What follows is a back log of posts I wasn’t able to get up since internet rates in Amsterdam were mostly ridiculous.

Actually Written June 2, 2008

A few more days in London and a few more thoughts:

Accents, Part Two: When I was younger, I was known for speaking in an English accent for random intervals from time to time. It’s one of those bizarre kid things that my parents use these days as anecdotal evidence for either a) a long standing creative streak or b) a long standing bout with schizophrenia. Either one.
     On top of that, I’ve had this (probably) annoying predilection towards mimicking the vocal tics of those people I spend most time with. Phrases, inflection, everything. You can tell when I’ve spent time with my stoner friends when the word “dude” becomes the longest word in the English language.
     Anyway, now that I’m England, both these things have coalesced into a compulsive habit I can’t seem to control. I find myself thanking McDonalds employees in an affected English accent. I use the word “cheers” at any and all opportunity. The worst thing may be that it’s not even the same accent - I’ll discuss the weather to passers by in a very thick Liverpudian while greeting attractive girls with an atrocious Cockney “Allo allo!” Years ago, I went to film camp with a dude people called Manchester Barry and I would routinely greet him in a similar way. “Joaquin, are you mocking me?”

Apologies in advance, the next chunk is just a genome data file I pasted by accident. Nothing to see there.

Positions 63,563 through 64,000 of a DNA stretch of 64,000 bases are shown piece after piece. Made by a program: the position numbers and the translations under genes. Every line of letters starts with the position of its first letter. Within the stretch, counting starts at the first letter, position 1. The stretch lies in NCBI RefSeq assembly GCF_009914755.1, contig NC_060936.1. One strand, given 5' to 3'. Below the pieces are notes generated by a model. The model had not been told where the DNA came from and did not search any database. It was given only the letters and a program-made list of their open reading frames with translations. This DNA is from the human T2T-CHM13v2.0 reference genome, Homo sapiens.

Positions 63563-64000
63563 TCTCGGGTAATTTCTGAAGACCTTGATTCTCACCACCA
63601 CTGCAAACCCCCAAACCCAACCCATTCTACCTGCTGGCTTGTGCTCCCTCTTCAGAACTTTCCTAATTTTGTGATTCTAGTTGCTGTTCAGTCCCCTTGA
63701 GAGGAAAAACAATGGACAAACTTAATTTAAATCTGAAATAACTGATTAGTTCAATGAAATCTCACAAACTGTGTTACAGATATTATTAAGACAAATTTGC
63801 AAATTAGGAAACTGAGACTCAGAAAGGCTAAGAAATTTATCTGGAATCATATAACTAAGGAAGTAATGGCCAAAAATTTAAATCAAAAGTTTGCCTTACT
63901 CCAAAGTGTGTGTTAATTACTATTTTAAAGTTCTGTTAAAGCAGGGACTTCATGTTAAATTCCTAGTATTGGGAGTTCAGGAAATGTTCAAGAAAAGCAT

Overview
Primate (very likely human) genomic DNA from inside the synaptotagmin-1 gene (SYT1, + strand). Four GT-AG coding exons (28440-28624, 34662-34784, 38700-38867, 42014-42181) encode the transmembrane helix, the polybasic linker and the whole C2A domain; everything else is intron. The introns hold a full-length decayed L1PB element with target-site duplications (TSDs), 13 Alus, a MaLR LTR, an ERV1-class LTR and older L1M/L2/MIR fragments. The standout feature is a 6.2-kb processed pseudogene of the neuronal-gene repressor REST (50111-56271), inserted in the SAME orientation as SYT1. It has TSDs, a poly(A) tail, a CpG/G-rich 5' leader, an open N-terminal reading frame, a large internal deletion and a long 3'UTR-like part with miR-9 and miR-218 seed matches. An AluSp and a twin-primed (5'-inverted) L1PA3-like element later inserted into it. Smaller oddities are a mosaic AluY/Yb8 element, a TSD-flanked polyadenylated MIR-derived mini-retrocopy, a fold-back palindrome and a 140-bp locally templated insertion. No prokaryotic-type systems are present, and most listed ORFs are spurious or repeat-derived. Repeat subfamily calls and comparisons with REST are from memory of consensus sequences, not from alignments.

“Nah, I’m just a weirdo, Barry,” I used to say. Kind of hard to explain to the barista at Starbucks today who heard me order using the Queen’s English before going over to my American bros nearby.
     My only hope is that I can cut this shit out by Germany. I wouldn’t want to see if I could beat out Brad Pitt’s atrocious performance in Seven Years of Tibet.

I sat in a pub today for a few hours and watched (what I think) was most a game of cricket: And I still don’t fucking get it.

Big American Asshole, Part II (Toilets): Here in England, every toilet has a half flush feature and a full flush feature. Apparently, this is to conserve and work for a greener Earth. I do the full flush every time because it reminds me of home, but also because I find the whole half flush to be more than a little inefficient. We Americans are assholes for convenience, aren’t we?

The Tate Modern: Generally a fantastic place! Barely missed an exhibit on Man Ray and Marcel Duchamp, but oh well. Fantastic permanent collection whose highlights for me included a screening of Walden, Wall Explosion II by Roy Lichenstein, and the cute English girls that work there.